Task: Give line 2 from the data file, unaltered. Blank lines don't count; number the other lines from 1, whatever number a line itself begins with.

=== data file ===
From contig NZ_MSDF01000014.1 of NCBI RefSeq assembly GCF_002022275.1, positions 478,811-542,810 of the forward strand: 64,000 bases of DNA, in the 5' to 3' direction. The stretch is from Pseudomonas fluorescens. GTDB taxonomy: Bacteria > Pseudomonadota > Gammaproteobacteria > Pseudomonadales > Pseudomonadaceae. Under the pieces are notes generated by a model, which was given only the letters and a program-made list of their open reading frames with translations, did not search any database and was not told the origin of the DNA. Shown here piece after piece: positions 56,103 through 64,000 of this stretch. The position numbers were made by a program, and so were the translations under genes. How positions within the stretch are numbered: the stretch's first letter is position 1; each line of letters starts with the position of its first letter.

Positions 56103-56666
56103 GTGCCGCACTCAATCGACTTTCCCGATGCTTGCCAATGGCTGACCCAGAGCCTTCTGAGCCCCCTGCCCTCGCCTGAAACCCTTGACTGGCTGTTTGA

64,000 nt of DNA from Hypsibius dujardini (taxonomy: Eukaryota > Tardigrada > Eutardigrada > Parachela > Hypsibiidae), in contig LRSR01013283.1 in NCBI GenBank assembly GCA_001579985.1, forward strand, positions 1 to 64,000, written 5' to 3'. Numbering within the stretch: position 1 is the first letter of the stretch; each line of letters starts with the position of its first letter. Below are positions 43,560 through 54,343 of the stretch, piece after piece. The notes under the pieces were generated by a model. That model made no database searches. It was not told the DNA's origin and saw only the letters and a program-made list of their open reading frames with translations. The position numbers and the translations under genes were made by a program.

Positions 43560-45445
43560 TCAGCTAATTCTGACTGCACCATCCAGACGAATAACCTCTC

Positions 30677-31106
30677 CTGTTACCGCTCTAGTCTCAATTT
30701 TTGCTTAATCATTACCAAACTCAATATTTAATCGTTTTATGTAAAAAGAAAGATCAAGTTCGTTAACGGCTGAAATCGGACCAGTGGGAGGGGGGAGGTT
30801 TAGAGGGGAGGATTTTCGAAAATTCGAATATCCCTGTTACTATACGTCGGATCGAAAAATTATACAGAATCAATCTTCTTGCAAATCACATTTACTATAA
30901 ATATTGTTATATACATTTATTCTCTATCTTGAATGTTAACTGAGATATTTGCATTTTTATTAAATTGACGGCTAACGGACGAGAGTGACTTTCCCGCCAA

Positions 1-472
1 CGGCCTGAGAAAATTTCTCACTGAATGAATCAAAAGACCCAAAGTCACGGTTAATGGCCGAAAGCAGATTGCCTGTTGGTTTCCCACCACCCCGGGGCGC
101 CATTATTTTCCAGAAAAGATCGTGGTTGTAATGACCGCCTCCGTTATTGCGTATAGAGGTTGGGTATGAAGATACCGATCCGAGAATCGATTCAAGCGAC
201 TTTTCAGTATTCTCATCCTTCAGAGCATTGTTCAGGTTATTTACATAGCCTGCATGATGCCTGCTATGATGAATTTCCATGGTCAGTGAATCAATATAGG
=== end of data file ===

Positions 56103-56666